On a recent trip to Istanbul, I did an excellent Syrian food tour where I learned about Syrian culture in Turkey (and ate lots of tasty food!). It really helped me learn more about refugee crisis across the world and I highly recommend. 

Food and water hygiene in Turkey

A traditional Turkish breakfast spread on a wooden table, featuring various dishes including eggs, olives, cheese, vegetables, and bread.

Turkish food is one of the most underrated cuisines in the world. Gozleme, pide, manti, Turkish breakfast… I could go on! 

I’ve never had tummy trouble after eating Turkish food, including plenty of street food, and I’ve not heard of many others who’ve had issues. 

I personally don’t drink tap water in Turkey straight from the tap – I use a Water to Go Bottle to purify it before then drinking. 

However, it does seem to be treated, but with heavy chlorination which means that the taste can sometimes be bad. Plus, while most dangerous bacteria is usually removed, there is still some bacteria that non-locals might not be used to. 

Alcohol in Turkey

While Turkey is a Muslim-majority country, it’s not secular, which means that it isn’t ruled by religion. In turn, this means that alcohol is readily available throughout the country. 

Sometimes you might find that alcohol in tourist-focused areas is watered down or even is fake, “knock-off” alcohol – so keep an eye out for this! 

As the culture is quite conservative, I’d highly recommend keeping within your limits when drinking in Turkey – don’t act rowdy or drunk on the streets, and keep aware of your surroundings. 

Healthcare in Turkey

A person lying on a hospital bed with a blue patterned gown, showing their legs stretched out, in a room with medical equipment and a curtain divider.

Healthcare in Turkey is world-class, and much cheaper than other nations around the world – there’s a reason why medical tourism is so popular!

I once had to go to hospital in Ankara, and my treatment was excellent. It was a clean hospital, the doctor spoke fluent English and I was seen in record time. 

In fact, I’m thinking of going to Turkey to have a few check-sups and procedures that I can’t get on the British NHS in the future!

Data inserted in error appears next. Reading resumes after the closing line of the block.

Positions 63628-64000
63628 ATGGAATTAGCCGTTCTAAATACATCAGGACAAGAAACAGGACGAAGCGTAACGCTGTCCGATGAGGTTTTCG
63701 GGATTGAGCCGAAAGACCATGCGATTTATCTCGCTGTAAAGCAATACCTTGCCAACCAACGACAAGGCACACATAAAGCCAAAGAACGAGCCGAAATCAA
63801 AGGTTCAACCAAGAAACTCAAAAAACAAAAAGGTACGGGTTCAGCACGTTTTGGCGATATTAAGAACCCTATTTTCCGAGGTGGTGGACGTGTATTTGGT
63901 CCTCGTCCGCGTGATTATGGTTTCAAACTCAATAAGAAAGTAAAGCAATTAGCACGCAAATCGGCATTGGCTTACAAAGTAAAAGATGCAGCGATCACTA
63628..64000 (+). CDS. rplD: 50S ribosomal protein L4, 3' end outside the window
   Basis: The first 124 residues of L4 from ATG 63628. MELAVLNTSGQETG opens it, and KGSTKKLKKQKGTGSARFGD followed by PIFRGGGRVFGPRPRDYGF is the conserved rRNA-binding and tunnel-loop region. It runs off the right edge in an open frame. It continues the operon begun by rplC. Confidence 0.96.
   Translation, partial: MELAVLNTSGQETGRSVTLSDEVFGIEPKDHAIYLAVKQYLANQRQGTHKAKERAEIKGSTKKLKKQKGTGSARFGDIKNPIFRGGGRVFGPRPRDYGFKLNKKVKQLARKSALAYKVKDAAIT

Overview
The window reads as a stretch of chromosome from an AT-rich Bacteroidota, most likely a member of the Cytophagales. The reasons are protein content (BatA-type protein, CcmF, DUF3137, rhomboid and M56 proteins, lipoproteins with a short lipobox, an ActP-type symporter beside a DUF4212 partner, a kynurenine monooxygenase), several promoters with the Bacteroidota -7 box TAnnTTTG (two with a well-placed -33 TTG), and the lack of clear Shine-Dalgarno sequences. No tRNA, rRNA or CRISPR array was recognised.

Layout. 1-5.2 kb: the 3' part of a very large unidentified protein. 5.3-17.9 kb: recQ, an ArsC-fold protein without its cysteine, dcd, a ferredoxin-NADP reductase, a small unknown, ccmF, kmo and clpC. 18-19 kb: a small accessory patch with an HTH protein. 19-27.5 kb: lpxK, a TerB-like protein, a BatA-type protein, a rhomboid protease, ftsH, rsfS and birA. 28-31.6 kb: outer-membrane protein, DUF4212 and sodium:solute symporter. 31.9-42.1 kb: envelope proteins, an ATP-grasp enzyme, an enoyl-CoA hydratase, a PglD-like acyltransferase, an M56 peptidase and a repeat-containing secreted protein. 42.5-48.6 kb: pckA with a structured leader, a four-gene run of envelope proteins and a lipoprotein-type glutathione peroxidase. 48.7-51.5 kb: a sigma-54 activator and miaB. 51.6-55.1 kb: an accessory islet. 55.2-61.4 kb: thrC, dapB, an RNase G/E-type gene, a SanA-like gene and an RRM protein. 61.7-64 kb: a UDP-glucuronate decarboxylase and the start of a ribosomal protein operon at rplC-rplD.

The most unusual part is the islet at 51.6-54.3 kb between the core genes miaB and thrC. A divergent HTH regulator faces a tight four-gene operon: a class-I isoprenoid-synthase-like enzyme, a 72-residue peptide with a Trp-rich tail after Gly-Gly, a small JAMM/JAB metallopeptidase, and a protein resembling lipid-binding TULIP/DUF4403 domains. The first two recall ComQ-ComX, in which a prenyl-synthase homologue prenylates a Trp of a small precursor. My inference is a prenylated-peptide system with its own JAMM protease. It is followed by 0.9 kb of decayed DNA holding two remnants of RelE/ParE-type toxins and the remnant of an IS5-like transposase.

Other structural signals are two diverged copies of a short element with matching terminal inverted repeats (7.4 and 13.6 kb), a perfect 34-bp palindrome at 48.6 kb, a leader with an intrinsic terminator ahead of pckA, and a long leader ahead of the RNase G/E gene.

If you need medical treatment, I’d recommend fully researching hospitals before going to any – check the Google reviews and ensure that they’re tourist-friendly on their website. 

It’s also a good idea to take out travel insurance – I always go with SafetyWing

SafetyWing offers Nomad insurance for global destinations (including Turkey!) which includes emergency and some routine medical cover, along with baggage and cancellation covers. It’s perfect for digital nomads as you can purchase it while you’re already travelling and set it up on a monthly recurring basis. However, I use it when I go on trips from the UK (you can purchase it from as little as five days). 

It’s effortless to set up and the team are incredibly helpful and friendly. 

Check them out here.

Is Turkey safe for Americans?

Turkey’s perfectly safe for Americans – just as much as it is for Europeans, those from the Middle East and everywhere else! Provided you take usual precautions and respect the local culture, you shouldn’t have any trouble in Turkey.

Advice for travelling to Turkey

A woman sitting on ancient amphitheater steps, overlooking a scenic view of the blue sea and distant hills.

So, if you’re in need of some advice for travelling to Turkey, take a look at this list of safety tips!

  • Stay vigilant in large cities, especially in crowded areas like markets and public transport.
  • Double-check restaurant bills, monitor your drinks and know the quickest routes when taking taxis to avoid being overcharged.
  • Use public transport options like buses, trains, and domestic flights instead of driving.
  • Avoid poorly lit areas at night.
  • Dress conservatively in rural or conservative areas.
  • Keep up with local news and avoid areas that might be targets of terrorism.
  • Choose hospitals with good reviews and ensure they cater to tourists.
  • Always have travel insurance for medical emergencies.